I’m stuck on a Film question and need an explanation.
You are to read some articles and answer 2 questions out of 4. The questions are based on the readings.
The following questions are based on the readings(links will be provided): ANSWER TWO
Q1: An editor at the Washington Post questioned the wisdom of putting the relatively new Woodward and slightly more seasoned Bernstein (who, we learn in the film, had almost been fired) on the Watergate story. In their defense,
editor Rosenfeld stated: “they’re hungry. You remember when you were hungry?” What does being “hungry” mean in the context of this movie and these characters? Is there something you’re hungry about? (If so, explain and use an example or incident from life to illustrate your point).
Q2: According to Erlich: “All the President’s Men dispensed with the familiar journalism movie contrast between the protagonists’ professional and domestic lives to focus solely on the reporters pursuing the story, driven by their ambition to make their names at the paper.” In terms of cinematic storytelling, was this a “good” or a “not so good” decision (not to include the reporters’ personal or romantic lives)? In your response, cite a specific scene to support your point.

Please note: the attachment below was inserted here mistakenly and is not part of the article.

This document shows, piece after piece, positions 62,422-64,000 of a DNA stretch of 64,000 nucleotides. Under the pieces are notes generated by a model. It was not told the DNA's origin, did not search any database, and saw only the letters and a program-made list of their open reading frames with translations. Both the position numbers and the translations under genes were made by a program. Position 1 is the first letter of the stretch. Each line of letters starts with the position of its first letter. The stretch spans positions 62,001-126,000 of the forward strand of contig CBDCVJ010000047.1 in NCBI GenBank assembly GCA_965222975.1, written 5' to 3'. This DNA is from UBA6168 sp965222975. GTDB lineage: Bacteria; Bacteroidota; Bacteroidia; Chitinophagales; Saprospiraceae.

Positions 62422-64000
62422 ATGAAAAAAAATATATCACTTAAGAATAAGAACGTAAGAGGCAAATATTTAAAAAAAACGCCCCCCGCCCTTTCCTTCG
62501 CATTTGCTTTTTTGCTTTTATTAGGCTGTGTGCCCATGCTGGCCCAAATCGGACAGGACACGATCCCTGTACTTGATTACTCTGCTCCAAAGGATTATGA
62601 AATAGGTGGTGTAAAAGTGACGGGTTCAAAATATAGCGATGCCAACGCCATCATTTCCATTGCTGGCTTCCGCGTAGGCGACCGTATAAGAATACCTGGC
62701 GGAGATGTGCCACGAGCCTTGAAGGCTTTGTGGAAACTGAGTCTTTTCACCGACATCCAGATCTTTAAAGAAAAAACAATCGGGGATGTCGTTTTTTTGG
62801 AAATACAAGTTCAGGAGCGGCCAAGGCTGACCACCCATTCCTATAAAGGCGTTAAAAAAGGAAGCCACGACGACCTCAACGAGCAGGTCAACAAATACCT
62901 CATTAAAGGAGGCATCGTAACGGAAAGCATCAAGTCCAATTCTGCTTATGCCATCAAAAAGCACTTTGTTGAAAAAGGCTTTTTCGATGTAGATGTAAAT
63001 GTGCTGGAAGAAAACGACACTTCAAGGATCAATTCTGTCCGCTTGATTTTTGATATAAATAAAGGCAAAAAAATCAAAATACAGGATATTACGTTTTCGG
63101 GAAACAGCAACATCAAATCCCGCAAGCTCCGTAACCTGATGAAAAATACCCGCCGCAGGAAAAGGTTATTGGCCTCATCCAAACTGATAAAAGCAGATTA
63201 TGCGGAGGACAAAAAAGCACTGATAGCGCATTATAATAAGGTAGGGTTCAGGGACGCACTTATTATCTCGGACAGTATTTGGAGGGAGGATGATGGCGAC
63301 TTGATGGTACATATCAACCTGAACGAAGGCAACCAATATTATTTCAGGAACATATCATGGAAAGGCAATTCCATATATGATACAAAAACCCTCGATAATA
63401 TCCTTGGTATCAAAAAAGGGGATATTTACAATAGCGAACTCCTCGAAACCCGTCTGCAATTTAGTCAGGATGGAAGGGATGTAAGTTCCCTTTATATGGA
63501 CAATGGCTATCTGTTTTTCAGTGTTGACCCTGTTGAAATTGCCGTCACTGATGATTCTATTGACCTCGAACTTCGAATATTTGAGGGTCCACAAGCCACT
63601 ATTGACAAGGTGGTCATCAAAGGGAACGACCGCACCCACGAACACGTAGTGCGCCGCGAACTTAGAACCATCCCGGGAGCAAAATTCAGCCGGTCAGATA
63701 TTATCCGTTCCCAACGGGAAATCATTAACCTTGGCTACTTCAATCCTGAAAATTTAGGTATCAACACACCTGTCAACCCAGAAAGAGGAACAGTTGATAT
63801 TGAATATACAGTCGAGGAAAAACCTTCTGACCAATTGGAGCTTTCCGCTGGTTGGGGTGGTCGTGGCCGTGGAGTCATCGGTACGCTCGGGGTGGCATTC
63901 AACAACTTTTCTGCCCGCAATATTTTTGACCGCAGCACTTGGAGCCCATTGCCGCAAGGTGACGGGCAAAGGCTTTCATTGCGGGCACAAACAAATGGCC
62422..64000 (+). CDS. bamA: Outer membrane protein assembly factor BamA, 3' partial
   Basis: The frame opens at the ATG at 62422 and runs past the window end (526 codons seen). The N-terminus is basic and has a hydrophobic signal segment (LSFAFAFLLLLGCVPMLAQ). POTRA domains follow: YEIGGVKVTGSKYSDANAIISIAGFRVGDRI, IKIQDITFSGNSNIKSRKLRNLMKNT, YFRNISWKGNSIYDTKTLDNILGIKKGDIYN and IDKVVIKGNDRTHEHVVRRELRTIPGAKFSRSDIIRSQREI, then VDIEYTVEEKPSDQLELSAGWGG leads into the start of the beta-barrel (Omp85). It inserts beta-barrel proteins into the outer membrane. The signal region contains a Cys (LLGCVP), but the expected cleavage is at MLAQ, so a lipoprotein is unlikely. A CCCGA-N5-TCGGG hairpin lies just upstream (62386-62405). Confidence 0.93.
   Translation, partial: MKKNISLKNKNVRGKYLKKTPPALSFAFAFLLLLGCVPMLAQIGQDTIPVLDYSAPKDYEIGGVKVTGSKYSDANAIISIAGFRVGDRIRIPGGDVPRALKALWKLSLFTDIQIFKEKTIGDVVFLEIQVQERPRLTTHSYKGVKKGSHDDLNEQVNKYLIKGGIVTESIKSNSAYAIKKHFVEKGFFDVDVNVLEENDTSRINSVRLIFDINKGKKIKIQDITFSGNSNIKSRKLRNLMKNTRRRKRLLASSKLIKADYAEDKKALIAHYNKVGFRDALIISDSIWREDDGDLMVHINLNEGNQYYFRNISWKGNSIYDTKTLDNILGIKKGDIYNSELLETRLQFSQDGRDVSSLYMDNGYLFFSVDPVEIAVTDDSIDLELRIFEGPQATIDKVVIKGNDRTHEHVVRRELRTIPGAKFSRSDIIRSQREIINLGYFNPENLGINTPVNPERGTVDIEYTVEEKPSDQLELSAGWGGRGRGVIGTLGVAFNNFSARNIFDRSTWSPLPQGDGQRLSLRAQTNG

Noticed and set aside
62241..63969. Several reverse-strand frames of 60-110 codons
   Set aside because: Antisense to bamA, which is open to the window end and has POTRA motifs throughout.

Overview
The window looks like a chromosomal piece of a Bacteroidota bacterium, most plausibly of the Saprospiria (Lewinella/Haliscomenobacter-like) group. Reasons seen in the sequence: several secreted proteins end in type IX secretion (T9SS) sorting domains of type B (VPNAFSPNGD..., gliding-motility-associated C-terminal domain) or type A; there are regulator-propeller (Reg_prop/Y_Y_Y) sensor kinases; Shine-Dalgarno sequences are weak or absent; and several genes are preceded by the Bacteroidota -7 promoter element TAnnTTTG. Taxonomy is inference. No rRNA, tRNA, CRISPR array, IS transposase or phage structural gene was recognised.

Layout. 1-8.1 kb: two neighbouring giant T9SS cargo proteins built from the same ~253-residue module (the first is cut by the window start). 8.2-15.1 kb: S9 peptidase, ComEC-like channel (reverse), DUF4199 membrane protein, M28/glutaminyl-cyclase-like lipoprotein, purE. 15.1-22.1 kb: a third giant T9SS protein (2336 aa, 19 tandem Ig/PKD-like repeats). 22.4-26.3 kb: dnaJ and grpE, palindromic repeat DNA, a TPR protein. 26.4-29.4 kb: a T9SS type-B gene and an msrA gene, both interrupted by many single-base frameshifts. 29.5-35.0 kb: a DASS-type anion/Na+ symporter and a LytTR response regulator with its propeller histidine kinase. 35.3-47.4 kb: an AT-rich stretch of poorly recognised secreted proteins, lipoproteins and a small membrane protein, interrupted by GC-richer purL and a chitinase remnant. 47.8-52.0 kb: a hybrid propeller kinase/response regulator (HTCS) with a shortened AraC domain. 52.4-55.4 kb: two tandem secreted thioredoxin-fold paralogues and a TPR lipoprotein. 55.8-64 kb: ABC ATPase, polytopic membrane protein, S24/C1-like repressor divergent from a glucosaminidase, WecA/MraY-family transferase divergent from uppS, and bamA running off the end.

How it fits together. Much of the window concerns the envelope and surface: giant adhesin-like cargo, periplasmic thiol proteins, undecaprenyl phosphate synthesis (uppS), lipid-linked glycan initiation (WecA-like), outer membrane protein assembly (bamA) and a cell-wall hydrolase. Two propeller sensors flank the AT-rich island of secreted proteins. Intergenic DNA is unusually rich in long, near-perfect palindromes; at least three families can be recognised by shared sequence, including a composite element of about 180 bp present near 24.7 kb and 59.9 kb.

Q3: Compare and contrast the portrayal of Washington Post Editor Ben Bradlee
in “The Post” and in “All the President’s Men.” Which portrayal was more credible and/or effective? Be sure to back up your response with a specific scene from each movie.
Q4: According to cultural critic Michael Schudson (cited in Erlich): “When journalists are doing their jobs, they are on the sidelines, the transcribers, perhaps the watchdogs, but not the central actors, of society’s dramas. In contrast, the Post reporters made themselves the protagonists of their account of investigating Watergate.” What would the film have “looked like” had the journalists been portrayed more on the sidelines? (Would it have been a “better”movie?) Use a specific scene to illustrate your response.